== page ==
At MWP we work with a diverse range of presenters. As with any other category of people, all of our web presenters are unique with their own individual approaches to the job. As a Production Manager and/or Director, there are things that you can do to make sure that your presenters are as prepared as possible for a shoot. Some of these things should happen in the pre-production phase – before you even get to the studio. Others need to happen on the day, literally minutes prior to the shoot. Here are our top 6 tips for preparing a presenter for a shoot.
In order to minimise stress, a presenter needs advance notice of the date, time and location of a shoot. This is basic information that enables the presenter to prepare in advance and ensures they will be where they need to be on time. We provide this information in the form of a call sheet, which outlines date, time, location, team contact details and a shooting schedule.
2 Costume/make up
Connected to the logistics/information that should be provided in advance, presenters need to know what is expected of them in terms of dress, hair and make-up. Do you need them to wear something in particular? Are you providing their outfit? Are they expected to do their own hair/make-up or are you providing a make-up artist? Do they need to arrive earlier for hair/make-up? Don’t take these details for granted – tell them what they need to know!
3 Project brief/expectations
In order to get the best performance out of your presenters, they should be provided with a brief in advance of the shoot. This will give them greater confidence. An explanation of the brand they are presenting for is essential. It is also important to outline your expectations in terms of style/tone/delivery so that they can mentally prepare for the job at hand. We aim to provide our presenters with the name of the company, context regarding where their video will appear and a description of the target audience.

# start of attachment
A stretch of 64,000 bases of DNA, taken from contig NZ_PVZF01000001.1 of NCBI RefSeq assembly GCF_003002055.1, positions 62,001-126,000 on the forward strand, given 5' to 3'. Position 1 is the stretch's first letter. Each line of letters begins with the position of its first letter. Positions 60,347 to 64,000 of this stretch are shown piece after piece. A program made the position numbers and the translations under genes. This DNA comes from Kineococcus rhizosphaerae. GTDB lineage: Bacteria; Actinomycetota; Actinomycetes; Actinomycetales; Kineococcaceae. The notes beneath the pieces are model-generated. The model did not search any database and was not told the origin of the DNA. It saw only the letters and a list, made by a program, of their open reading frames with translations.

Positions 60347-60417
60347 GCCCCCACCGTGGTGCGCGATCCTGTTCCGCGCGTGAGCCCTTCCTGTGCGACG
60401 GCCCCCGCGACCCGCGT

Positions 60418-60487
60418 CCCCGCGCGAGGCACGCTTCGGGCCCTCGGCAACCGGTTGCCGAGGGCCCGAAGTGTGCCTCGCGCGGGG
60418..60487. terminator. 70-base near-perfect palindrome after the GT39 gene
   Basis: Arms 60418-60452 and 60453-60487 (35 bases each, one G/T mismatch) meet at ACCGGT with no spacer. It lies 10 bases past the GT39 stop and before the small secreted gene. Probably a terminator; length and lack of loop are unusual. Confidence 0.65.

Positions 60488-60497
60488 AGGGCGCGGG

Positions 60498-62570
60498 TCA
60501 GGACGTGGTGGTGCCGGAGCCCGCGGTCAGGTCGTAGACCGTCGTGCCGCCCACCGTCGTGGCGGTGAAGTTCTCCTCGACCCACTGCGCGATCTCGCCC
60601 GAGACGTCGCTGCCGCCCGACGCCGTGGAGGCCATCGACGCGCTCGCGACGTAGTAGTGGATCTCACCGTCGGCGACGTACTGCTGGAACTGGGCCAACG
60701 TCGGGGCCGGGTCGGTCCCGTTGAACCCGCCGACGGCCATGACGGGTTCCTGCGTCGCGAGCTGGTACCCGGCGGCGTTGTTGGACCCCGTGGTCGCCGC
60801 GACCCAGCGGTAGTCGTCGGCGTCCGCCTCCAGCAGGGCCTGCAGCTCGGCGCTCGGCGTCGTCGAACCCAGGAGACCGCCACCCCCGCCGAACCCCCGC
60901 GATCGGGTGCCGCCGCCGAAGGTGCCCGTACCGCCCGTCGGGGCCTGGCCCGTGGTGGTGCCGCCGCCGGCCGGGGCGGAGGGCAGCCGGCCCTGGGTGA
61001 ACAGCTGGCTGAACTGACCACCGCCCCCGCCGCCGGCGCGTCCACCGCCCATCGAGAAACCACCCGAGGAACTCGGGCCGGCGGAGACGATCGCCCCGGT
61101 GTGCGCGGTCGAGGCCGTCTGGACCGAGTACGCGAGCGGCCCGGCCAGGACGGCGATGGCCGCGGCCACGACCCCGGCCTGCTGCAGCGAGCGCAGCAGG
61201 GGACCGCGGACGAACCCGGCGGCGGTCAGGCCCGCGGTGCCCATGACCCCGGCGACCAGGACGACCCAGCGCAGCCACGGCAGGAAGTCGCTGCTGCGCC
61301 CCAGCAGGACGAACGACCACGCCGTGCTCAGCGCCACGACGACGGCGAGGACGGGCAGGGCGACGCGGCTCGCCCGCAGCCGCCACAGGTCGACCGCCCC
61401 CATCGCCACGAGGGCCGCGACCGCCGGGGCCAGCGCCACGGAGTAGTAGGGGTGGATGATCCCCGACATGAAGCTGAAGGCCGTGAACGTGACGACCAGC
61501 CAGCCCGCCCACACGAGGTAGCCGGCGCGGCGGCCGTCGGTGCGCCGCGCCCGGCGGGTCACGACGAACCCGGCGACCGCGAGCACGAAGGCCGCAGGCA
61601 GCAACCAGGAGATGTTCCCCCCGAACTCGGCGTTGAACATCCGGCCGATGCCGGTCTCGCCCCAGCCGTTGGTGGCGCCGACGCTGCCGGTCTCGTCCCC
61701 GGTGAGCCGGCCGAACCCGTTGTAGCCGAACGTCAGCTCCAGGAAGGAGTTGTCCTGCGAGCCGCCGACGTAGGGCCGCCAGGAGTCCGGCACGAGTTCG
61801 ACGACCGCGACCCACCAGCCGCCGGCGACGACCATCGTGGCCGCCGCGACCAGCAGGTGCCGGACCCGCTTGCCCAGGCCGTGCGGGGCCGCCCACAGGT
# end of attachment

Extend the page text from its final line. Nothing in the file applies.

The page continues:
It isn’t always possible due to the nature of business, but if possible it is worth sending final scripts to presenters in advance of the shoot. It gives the presenter the opportunity to read through and familiarise themselves with the wording and structure. It also gives them a chance to raise any questions. Presenter input can be invaluable in this sense because if they feel something doesn’t quite roll off their tongue in the right way, you will have time to discuss it with your client and fix it before the shoot. There may also be elements of the script that raise pronunciation questions, which can be clarified in good time.
5 Dry runs
On the day of the shoot, where possible, schedule dry run opportunities so that the web presenter has a chance to run through the script in the studio, under the lights. This is an important warm up exercise for the presenter and a chance for the Director to offer feedback and instruction.
Where possible, it is important that the presenter has been introduced to the crew in advance of the shoot. The best results will likely come from presenters who know your team and are comfortable with them. Part of this is about being grateful and respectful for their contribution to the project – thank them and look after them. It wouldn’t hurt to make sure they have a bottle of water at hand and some scheduled breaks! As applies to any industry, a happy workforce means better performance.
For any presenters out there, please see a previous post ‘How to be less nervous on camera’ for some useful advice about preparing yourself for your jobs.